(Updated) Alabama Court of the Judiciary issues final judgement in case of District Judge Kim Chaney

Cullman Bar Association prepares resolution in support of Judge Chaney

The Honorable Judge Kim Chaney (W.C. Mann for The Cullman Tribune)

Updated 2-25-20 at 6:43 p.m. with a copy of the Cullman County Bar resolution supporting Judge Kim Chaney. See the bottom of this article to read the resolution in full.

MONTGOMERY, Ala. – In a hearing Monday afternoon in Montgomery, retired Cullman District Judge Kim Chaney submitted to the Alabama Court of the Judiciary an agreement between himself and the Judicial Inquiry Committee (JIC, which brought a complaint against Chaney Feb. 7, 2020, based on alleged incidents between 2015 and 2017), in which they agreed to a guilty verdict on three charges brought against the judge in that complaint.

Chaney was charged with improperly appointing his son Alex Chaney to cases as an indigent defense attorney and with taking actions in those cases despite being disqualified to do so. Additionally, the JIC charged that Chaney’s actions constituted a pattern of behavior. None of the charges was criminal in nature.

In the joint agreement, both sides stipulated that “Judge Chaney be adjudged guilty of Counts I, II, and III of the Complaint and has agreed to retire from the office of judge on or before February 18, 2020.”

Chaney also agreed to pay $3,731.25 in court costs associated with the case.

The nine-member Court of the Judiciary accepted the agreement as presented.

The agreement prevents formal proceedings for the judge, who had 27 years on the bench and had been eligible for retirement for some time.

Local attorneys voice support for Chaney

As Chaney prepared to walk into the courtroom in Montgomery, the Cullman County Bar Association began drawing up a resolution stating its support for the longtime judge. See the resolution in full below.

Attorneys have noted that Alex Chaney was one of multiple area lawyers who had indigent defense contracts issued by the State of Alabama between 2012 and 2016 to selected applicants from a list submitted by a local commission. That commission was made up of local lawyers who would not participate in the types of cases for which these indigent defenders would be appointed, and did not include any judges. 

Local attorney Roy Williams, who was a member of the local commission, has spoken in support of Judge Chaney. On Monday, he sat down with The Tribune to answer questions and talk about the judge.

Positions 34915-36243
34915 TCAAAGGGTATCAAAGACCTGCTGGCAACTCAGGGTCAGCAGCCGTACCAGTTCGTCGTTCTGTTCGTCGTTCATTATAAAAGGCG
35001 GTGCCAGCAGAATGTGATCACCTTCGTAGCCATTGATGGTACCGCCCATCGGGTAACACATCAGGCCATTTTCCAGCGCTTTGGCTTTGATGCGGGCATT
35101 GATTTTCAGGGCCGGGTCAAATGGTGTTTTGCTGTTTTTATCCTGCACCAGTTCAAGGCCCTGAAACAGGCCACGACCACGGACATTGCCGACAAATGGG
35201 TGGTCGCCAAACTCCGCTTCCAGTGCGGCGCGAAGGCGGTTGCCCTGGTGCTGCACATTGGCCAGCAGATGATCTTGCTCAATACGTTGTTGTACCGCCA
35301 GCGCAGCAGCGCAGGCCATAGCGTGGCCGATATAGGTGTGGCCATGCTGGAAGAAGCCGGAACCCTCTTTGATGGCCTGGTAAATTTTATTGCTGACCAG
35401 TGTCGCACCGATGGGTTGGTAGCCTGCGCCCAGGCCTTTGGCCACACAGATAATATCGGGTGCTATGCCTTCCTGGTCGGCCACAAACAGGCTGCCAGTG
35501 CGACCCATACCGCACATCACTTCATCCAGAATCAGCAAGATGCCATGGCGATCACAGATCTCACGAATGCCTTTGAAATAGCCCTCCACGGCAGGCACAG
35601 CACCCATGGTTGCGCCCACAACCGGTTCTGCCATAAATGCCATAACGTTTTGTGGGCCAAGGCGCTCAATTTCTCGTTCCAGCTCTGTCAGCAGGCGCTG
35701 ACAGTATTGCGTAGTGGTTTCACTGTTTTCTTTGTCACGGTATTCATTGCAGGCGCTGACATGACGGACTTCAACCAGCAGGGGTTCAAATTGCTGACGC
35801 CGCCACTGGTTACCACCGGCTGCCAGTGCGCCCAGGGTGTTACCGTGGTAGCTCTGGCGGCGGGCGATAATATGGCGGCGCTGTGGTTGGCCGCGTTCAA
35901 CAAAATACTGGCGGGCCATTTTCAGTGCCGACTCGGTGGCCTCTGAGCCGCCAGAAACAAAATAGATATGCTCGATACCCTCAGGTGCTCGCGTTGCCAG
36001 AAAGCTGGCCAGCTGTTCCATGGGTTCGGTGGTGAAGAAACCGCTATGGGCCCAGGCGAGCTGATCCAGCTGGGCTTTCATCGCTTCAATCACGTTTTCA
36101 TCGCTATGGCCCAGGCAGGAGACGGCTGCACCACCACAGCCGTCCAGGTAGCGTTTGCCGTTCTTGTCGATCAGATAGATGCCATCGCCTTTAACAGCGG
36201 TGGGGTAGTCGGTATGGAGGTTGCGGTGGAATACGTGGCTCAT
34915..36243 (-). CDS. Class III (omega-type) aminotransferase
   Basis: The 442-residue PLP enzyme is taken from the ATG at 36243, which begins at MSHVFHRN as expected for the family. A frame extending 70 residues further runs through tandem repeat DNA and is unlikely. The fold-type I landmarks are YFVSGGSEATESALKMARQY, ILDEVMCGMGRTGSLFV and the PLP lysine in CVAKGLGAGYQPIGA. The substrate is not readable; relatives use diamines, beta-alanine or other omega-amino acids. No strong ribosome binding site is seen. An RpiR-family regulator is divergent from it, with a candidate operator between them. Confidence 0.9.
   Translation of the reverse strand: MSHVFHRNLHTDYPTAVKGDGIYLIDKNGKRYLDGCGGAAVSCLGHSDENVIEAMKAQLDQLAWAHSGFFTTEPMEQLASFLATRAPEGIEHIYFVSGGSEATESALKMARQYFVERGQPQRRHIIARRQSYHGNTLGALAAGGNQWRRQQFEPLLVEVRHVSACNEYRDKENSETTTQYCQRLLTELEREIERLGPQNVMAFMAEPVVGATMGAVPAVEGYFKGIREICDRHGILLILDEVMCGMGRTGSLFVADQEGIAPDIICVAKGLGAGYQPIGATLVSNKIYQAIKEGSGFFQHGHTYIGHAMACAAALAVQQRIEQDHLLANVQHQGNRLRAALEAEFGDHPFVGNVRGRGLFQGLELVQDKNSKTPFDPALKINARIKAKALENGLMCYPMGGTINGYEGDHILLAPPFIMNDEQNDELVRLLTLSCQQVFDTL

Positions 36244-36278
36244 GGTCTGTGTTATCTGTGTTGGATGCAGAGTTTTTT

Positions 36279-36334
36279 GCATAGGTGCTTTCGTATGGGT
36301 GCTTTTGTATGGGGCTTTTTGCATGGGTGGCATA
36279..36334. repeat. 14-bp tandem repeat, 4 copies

Asked if any judge ever requested the recommendation of a particular attorney for a contract, his response was simple: “No.”

According to Williams, after the first contracts were issued, the commission did meet with judges to review the performance of contracted attorneys for future contract consideration, but the judges did not make recommendations for the issuance of contracts in either of the two years of the program.

He said once a contract was issued, the attorney was put on a rotating list; when a case came up requiring indigent defense, the presiding judge would assign the case to the next attorney on the list. After a lawsuit temporarily shut down the contract program in 2015, a review panel examined Cullman’s system and determined that it was “exemplary,” and ordered its reinstatement. The program was discontinued after 2016.

Williams said that Judge Chaney did assign cases to his son during the contract program period, but only when it happened to be the younger Chaney’s turn on the rotating list. Additionally, any subsequent actions taken by Judge Chaney on his son’s cases were routine matters of paperwork that did not involve approval of payments or affect the outcomes of those cases.

Said Williams, “I guarantee you: I will apologize to everybody in this world if you find one thing that Kim Chaney signed that put money in his son’s pocket, or altered or changed anything within that case, period, if it for his benefit or to the detriment of any defendant. I guarantee you will never find it, because it doesn’t exist.”

Williams commended Chaney as a fair judge, and said, “If I had a civil case, and Alex Chaney was on the other side and Judge Chaney was the judge, I wouldn’t ask him to recuse, because I know his integrity is such that he would not rule against me because of Alex. If Alex had the right side, he’d rule for Alex; if I had the right side, he’d rule for me. No questions about it; no questions about it at all. That’s how much confidence I have in his integrity.”

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Cullman County Bar Resolution Supporting Judge Kim Chaney by TheCullmanTribune on Scribd


W.C. Mann